To sum up, there are three main types of variables: continuous variables which are numerical variables with an infinite number of values between two values. While discrete variables are discrete variables with values that can be counted between two values.
Finally, there are also the categorical variables that are easier to understand because they have a finite number of distinct categories or groups.

With the 3 previous functions, you will identify the missing data and see the distribution of discrete, categorical and continuous variables.

After looking at the data, I can see that the variable status_code is actually discrete, and I want to transform it back into a discrete value with the function as.factor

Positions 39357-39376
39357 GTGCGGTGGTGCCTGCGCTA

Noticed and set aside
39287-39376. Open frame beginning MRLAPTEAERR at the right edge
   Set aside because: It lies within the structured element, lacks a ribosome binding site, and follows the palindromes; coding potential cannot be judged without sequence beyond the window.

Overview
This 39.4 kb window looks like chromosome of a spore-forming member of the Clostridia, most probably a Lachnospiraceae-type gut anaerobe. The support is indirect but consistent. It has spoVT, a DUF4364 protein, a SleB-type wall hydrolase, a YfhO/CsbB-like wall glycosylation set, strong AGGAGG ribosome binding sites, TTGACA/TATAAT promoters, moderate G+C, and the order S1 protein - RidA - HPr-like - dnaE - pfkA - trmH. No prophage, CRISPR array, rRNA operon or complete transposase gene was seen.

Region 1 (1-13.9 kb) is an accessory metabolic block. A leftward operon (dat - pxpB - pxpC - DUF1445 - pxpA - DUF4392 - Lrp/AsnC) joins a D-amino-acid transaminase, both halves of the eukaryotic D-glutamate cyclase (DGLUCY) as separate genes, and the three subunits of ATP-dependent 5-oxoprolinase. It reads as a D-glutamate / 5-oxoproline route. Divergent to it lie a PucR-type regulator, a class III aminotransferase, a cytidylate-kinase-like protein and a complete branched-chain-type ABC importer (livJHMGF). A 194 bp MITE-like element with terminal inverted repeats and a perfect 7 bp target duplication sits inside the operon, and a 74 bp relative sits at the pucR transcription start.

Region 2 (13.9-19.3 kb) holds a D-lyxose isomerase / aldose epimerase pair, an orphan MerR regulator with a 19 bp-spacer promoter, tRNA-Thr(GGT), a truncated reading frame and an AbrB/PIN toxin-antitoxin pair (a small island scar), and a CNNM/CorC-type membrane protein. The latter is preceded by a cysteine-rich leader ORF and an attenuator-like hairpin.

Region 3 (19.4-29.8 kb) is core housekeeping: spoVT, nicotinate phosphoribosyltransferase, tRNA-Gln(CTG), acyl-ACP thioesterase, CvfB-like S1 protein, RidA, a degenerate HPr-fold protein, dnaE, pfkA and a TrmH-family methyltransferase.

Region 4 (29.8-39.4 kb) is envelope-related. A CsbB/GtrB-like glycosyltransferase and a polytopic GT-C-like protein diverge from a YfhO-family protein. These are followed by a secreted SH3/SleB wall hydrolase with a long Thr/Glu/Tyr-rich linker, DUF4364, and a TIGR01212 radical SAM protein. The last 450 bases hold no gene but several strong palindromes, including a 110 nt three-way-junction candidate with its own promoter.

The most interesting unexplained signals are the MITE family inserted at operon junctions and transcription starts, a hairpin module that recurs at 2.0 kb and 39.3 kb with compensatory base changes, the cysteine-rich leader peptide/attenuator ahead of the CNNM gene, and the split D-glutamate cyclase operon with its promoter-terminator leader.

pages_fetched$status_code <- as.factor(pages_fetched$status_code)

OnCrawl already offers many discrete variables but you can create new ones. Simply use the cut_interval function which divides the interval into as many groups as you wish.

 for (col in c("num_h2"))
  pages_fetched[[paste0(col, "_d")]] <- as.factor(ggplot2::cut_interval(pages_fetched[[col]], 2))

Here, for the number of H2, we split the group in two.

I will have URLs with 0 to 5 H2 and URLs with more than 5 H2 as well as URLs in NA, i.e. without H2


At this point, we have a much better understanding of data distribution. We could also compare the load_time_range variable to all the other variables to build a model to predict it. But we will see a much more effective method in my third blog article.

plot_boxplot(pages_fetched, by = "load_time_range")

Mission accomplished

Now you have a package to get the enriched data from the OnCrawl API and a package to improve your data. In the following article, you will discover several methods to cluster your URLs, as it is important to track the integrity of this data with regard to the categories that have the most conversions